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Samuel Johnson's House: A Tour

Dr Samuel Johnson, writer of A Dictionary of the English Language and frequent contributor to Familiar Quotations, has a home in London that is still standing

This is italicized because after watching numerous videos of the Blitz while walking through the Museum of London, I'm shocked any building survived (aside from St Paul's, which anytime they talked about its symbolizing the indomitable British spirit, I immediately cried).

I didn't know anything about Johnson, but I love a good house museum, so off I trotted to right near Fleet Street, through some alleyways and up to this fun entrance:



There an old man buzzed me in, and when he asked what I knew about Dr Johnson and I said "Didn't he do the dictionary or something," he immediately launched into how totally awesome Johnson was, and when I said I was mainly interested in women's history, he was like "AH-HA! Did you know Samuel Johnson was a huge supporter of women writers?" NO I DID NOT, SIR. But it turns out he totally was, and encouraged women like Fanny Burney to publish, and yeah, he said that quote about women preaching that wasn't great, but I am now fairly convinced it is at least taken out of context.

As The Guardian puts it, "There are many reasons for liking Dr Johnson, but one of the most pleasant, for contemporary sensibilities, is the way he got on with women."

They let you wander around the Johnson House, which is my favorite kind of house museum. One of the things that stuck with me the most, weirdly enough, is this 18th century anti-burglary device:




So there's a chain across the door and this loopy thing. The bar at the casement window is to prevent small children being shoved through, a la Oliver Twist, and apparently if they couldn't use a tiny child, they would lift the chain from the lock with an ingenious sort of hook. BUT if the chain were fastened using this corkscrew thing, it became basically impossible to do. Fantastic.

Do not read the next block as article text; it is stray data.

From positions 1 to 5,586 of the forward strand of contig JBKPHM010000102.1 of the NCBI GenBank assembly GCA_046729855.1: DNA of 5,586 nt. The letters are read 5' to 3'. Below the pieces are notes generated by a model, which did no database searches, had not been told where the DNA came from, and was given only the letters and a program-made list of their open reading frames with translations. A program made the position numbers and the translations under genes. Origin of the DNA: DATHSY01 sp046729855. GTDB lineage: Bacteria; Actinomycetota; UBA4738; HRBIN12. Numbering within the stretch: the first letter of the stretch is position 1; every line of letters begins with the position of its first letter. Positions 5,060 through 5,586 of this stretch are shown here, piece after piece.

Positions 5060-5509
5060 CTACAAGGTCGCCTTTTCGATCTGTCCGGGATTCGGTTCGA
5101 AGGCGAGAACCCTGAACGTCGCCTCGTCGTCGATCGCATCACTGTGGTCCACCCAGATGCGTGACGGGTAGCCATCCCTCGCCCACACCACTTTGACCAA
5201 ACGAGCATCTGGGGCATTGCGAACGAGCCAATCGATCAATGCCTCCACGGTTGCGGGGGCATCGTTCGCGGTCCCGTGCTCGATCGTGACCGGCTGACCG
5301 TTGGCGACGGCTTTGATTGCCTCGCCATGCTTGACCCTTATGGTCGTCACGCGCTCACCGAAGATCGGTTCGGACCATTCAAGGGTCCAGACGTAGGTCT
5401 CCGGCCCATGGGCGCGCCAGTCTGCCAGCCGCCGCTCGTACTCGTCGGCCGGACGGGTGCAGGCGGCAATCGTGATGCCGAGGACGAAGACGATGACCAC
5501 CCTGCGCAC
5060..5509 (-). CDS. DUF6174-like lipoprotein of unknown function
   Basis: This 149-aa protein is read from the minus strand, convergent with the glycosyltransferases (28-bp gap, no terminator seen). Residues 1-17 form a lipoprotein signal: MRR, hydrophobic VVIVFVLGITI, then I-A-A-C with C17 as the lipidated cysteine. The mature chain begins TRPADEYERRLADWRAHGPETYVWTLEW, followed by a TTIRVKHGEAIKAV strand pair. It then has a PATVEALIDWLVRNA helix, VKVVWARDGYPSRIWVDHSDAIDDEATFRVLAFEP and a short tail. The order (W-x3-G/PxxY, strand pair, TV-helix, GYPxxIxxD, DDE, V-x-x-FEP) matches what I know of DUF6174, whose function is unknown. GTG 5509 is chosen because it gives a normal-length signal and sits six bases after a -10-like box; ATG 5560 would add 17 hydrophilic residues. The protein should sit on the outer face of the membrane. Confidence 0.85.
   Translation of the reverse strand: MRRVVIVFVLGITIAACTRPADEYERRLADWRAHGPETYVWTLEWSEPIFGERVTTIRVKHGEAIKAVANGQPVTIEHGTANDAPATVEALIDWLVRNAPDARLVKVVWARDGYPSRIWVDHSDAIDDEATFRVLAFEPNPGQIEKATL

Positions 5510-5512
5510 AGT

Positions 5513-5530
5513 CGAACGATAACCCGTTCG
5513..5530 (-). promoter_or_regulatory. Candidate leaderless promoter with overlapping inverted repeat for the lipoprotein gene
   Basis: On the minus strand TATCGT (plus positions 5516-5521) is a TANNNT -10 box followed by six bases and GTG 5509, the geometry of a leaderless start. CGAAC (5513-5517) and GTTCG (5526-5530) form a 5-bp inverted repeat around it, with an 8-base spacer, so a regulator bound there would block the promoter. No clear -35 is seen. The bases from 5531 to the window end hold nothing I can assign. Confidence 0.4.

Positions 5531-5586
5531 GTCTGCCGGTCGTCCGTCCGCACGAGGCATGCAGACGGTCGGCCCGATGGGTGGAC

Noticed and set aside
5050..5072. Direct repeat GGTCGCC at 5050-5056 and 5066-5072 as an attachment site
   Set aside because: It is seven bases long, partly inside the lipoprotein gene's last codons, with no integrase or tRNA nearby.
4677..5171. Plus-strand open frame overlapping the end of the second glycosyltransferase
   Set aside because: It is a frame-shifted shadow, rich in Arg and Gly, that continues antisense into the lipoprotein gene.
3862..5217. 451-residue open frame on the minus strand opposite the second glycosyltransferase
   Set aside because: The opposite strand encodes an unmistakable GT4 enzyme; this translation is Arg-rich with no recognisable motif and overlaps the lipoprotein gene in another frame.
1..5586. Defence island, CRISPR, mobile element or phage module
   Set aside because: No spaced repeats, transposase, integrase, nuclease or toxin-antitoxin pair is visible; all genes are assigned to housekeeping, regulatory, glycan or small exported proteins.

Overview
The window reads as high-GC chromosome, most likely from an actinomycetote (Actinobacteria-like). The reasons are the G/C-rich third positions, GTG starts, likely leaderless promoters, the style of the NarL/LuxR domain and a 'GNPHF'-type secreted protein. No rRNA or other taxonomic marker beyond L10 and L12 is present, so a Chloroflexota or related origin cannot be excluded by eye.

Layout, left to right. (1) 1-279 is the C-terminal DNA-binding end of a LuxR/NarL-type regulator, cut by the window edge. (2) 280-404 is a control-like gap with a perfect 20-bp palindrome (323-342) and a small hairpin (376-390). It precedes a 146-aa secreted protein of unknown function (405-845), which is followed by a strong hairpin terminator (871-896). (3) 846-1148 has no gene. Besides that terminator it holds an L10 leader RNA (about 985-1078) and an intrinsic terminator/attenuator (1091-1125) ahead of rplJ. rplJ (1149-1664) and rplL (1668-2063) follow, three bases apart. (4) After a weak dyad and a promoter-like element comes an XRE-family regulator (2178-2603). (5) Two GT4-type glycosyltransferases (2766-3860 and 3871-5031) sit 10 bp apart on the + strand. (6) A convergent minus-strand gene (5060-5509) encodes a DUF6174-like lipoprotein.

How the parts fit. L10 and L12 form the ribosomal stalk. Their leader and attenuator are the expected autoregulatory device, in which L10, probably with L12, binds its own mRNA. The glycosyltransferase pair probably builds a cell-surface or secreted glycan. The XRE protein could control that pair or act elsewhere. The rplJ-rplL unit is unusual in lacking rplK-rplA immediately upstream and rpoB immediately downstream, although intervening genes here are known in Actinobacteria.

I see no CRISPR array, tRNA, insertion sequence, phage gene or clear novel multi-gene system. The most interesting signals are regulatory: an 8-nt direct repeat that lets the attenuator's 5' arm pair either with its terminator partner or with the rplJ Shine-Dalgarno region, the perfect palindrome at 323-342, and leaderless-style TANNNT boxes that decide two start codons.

This is Hester Thrale's "tea equipage." She was a great friend of Johnson, although while I was touring, I thought 'Didn't she gossip a lot and say nasty things about potentially gay ladies?' And I looked it up when I got home and yes that is the same Hester Thrale. But her tea set is nice.



It's a fairly narrow but long house that goes up and up. I think this is the second floor. Those doors on the right hide a window seat. Not sure what the point of hiding it is, but there we are.



I call this his Friendship Collage. Center of it is Francis Barber, his Jamaican manservant, who he made his "residual heir," which apparently means he got money every year, and later Boswell talked to him to get info about his famous Life of Johnson. Ugh Samuel Johnson seems so great.



The third floor has costumes.





The fourth floor is his garret, where he wrote his dictionary. There's also a fantastic view from the top of the staircase down (clearly). The garret was bombed in WWII and the beams are still blackened from the fire, but they managed to salvage it. 

Fantastic house museum 10/10, would recommend. More costumes in house museums, please.

Comments

  1. Jane Austen's house had bonnets to try on!

    Sam Johnson is a lot of fun. My favorite line is "Clear your mind of cant," which is good advice all on its own, but many years ago I saw it rendered as an inspirational quotation, "Clear your mind of can't," which is so hilariously ironic that it is the best thing ever.

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  2. More historic houses should have costumes

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